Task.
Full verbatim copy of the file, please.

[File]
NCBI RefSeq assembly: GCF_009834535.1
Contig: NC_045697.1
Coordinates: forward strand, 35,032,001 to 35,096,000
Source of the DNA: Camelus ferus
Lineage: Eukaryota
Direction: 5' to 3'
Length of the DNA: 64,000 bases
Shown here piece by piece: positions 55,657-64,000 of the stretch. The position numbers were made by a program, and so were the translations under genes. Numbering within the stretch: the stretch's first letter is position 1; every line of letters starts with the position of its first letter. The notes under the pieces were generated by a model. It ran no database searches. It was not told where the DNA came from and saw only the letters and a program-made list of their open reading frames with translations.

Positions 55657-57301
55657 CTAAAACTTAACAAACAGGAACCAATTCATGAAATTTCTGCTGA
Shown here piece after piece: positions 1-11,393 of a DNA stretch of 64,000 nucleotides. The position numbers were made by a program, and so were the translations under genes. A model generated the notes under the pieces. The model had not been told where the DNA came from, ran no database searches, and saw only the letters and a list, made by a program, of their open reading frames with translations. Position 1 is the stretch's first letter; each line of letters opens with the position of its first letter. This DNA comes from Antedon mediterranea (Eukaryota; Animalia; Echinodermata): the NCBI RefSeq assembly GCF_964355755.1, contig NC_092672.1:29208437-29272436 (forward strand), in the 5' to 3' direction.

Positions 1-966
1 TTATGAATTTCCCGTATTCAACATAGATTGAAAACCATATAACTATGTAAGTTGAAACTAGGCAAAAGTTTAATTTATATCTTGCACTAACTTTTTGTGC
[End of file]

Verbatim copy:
NCBI RefSeq assembly: GCF_009834535.1
Contig: NC_045697.1
Coordinates: forward strand, 35,032,001 to 35,096,000
Source of the DNA: Camelus ferus
Lineage: Eukaryota
Direction: 5' to 3'
Length of the DNA: 64,000 bases
Shown here piece by piece: positions 55,657-64,000 of the stretch. The position numbers were made by a program, and so were the translations under genes. Numbering within the stretch: the stretch's first letter is position 1; every line of letters starts with the position of its first letter. The notes under the pieces were generated by a model. It ran no database searches. It was not told where the DNA came from and saw only the letters and a program-made list of their open reading frames with translations.

Positions 55657-57301
55657 CTAAAACTTAACAAACAGGAACCAATTCATGAAATTTCTGCTGA
Shown here piece after piece: positions 1-11,393 of a DNA stretch of 64,000 nucleotides. The position numbers were made by a program, and so were the translations under genes. A model generated the notes under the pieces. The model had not been told where the DNA came from, ran no database searches, and saw only the letters and a list, made by a program, of their open reading frames with translations. Position 1 is the stretch's first letter; each line of letters opens with the position of its first letter. This DNA comes from Antedon mediterranea (Eukaryota; Animalia; Echinodermata): the NCBI RefSeq assembly GCF_964355755.1, contig NC_092672.1:29208437-29272436 (forward strand), in the 5' to 3' direction.

Positions 1-966
1 TTATGAATTTCCCGTATTCAACATAGATTGAAAACCATATAACTATGTAAGTTGAAACTAGGCAAAAGTTTAATTTATATCTTGCACTAACTTTTTGTGC